The Rewards of Apparent Indifference

If you want to catch a playful dog, like our new friend Melba, it’s as well to pretend you are not interested in doing any such thing. The rabbits on Abbot’s Hill can tell when Melba is up for the chase and soon make themselves scarce. Wild birds will disappear if they feel something is watching them, hence the joy of a cold hide on the edge of a winter’s lake.

In the Nineteenth Century Richard Jefferies put it this way:

This is the secret of observation: stillness, silence, and apparent indifference. In some instinctive way these wild creatures learn to distinguish when one is or is not intent upon them in a spirit of enmity; and if very near, it is always the eye they watch. So long as you observe them, as it were, from the corner of the eyeball, sideways, or look over their heads at something beyond, it is well.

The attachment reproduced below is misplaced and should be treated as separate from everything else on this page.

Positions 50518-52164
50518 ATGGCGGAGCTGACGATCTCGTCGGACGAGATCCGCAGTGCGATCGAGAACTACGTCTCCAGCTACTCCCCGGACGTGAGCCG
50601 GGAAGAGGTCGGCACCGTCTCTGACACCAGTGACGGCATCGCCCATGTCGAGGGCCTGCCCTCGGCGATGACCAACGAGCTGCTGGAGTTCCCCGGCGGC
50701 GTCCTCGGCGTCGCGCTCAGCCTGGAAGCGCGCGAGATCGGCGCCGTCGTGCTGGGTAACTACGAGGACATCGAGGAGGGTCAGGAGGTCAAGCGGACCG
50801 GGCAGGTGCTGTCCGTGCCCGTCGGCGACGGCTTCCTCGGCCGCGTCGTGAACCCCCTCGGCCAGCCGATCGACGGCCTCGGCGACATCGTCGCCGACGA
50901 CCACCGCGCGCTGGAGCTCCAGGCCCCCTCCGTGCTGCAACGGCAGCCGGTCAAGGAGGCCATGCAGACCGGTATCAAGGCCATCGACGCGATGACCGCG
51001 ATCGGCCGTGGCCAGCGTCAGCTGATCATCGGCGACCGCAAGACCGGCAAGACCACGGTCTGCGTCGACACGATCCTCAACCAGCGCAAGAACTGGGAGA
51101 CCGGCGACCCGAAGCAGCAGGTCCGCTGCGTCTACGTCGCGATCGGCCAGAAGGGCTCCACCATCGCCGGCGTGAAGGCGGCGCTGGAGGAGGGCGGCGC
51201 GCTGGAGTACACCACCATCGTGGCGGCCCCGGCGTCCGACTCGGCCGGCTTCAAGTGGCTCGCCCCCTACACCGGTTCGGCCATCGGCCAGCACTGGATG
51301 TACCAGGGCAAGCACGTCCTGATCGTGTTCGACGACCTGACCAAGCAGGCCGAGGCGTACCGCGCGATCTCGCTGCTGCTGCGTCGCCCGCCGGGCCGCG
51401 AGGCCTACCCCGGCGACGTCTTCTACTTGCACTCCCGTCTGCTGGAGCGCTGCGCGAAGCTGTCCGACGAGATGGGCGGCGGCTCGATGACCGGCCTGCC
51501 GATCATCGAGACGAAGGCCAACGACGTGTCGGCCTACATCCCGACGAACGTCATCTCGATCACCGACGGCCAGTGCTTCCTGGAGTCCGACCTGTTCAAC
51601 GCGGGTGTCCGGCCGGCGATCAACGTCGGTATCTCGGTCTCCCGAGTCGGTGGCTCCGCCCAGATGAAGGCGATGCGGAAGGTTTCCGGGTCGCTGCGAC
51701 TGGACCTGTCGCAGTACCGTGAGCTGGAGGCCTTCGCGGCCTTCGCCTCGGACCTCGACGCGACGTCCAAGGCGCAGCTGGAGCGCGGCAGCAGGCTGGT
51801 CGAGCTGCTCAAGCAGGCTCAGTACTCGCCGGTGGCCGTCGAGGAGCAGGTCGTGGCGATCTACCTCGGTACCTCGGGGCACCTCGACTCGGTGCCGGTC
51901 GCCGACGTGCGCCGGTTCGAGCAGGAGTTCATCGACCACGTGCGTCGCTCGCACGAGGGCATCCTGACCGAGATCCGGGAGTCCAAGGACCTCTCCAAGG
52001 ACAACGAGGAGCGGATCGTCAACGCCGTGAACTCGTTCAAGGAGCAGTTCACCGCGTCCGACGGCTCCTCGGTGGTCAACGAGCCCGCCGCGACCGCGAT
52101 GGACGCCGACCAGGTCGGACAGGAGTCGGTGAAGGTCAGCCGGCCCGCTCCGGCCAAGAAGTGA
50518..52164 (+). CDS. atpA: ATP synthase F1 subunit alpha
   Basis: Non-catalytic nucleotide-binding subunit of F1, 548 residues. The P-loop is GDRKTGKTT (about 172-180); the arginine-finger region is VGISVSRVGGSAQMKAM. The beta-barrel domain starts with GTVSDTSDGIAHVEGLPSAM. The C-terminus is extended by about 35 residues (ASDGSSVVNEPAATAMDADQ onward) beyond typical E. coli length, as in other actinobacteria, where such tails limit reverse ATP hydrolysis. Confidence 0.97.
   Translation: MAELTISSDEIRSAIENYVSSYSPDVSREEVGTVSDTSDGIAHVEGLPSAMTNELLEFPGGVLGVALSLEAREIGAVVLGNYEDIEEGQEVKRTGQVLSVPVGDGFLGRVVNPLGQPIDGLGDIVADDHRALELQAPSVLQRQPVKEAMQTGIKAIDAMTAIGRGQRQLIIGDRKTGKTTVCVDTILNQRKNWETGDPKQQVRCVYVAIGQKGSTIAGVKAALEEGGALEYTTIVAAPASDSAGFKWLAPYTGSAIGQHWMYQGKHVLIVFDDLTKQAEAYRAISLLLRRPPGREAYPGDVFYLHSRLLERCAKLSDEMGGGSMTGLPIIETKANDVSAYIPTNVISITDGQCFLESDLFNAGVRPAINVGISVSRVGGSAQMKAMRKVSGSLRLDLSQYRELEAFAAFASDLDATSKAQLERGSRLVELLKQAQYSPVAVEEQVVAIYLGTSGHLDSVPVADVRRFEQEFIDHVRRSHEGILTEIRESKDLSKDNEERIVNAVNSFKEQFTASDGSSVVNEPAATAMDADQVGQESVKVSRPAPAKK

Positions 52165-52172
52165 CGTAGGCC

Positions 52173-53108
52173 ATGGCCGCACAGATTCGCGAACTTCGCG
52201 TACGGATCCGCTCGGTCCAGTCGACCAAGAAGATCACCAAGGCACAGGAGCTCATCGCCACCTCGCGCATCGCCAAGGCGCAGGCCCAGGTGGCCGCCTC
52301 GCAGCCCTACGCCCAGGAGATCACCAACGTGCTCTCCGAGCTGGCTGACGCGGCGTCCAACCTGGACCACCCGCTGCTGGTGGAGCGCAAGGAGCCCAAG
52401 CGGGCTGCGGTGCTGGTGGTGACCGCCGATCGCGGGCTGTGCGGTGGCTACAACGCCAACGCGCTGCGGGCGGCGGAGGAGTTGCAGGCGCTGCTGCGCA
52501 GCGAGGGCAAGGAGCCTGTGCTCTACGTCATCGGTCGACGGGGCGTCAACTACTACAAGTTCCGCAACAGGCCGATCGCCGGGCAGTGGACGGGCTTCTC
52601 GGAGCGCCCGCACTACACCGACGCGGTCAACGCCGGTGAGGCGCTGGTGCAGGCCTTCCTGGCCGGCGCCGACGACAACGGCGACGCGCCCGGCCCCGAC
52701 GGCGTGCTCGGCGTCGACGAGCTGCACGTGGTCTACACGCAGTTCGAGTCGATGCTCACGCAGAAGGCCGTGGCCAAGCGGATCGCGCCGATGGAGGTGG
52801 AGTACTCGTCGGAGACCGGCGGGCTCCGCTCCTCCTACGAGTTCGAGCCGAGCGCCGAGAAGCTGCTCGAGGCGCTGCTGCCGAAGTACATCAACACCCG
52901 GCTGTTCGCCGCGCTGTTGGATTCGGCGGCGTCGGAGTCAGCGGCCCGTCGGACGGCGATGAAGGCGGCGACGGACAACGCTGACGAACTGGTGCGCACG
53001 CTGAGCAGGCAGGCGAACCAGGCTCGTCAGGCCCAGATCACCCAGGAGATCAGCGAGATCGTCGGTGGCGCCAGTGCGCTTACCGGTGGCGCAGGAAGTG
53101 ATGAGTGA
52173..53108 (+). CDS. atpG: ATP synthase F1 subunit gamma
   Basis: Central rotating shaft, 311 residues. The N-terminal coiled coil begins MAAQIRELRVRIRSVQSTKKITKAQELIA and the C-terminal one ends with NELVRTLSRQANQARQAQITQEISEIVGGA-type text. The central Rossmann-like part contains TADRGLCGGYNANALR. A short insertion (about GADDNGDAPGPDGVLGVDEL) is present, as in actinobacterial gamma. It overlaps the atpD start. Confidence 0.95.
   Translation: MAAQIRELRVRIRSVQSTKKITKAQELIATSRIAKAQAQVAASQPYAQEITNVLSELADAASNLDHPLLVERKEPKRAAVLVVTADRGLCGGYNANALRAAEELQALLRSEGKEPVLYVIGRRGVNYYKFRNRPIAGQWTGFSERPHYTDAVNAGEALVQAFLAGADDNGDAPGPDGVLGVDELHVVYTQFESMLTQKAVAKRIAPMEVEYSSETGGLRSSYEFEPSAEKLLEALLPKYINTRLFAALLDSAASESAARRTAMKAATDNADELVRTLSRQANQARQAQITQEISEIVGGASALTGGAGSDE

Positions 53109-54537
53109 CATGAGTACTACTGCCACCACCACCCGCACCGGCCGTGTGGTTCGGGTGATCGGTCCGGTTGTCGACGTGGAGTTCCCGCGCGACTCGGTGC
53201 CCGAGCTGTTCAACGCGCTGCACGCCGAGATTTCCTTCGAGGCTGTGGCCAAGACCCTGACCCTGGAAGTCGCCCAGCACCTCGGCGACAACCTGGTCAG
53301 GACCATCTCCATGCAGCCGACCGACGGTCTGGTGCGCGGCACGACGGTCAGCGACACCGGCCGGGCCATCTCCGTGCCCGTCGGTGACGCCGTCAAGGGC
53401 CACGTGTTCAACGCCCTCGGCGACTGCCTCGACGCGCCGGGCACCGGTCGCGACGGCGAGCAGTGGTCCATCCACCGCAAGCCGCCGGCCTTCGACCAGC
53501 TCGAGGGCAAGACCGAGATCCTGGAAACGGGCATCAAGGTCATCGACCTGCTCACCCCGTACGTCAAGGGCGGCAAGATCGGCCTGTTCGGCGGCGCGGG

(from The Gamekeeper at Home, available at Project Gutenberg)

This evening’s encounter was fleeting. I was walking past the hazel bush on our street (yes, the squirrels did get all the nuts) when I heard a quiet, musical squeaking. Not from my boots, but at ear level; something on the railway? No, a young cock blackbird, his feathers very dark but not quite black, his beak still a muddy chocolate brown. I don’t suppose he was trying his sub-song out on me, but I felt privileged to hear it for a few seconds as I continued walking so as not to disturb him.

Let’s hope he finds a mate to appreciate his full-throated song, come the Spring.

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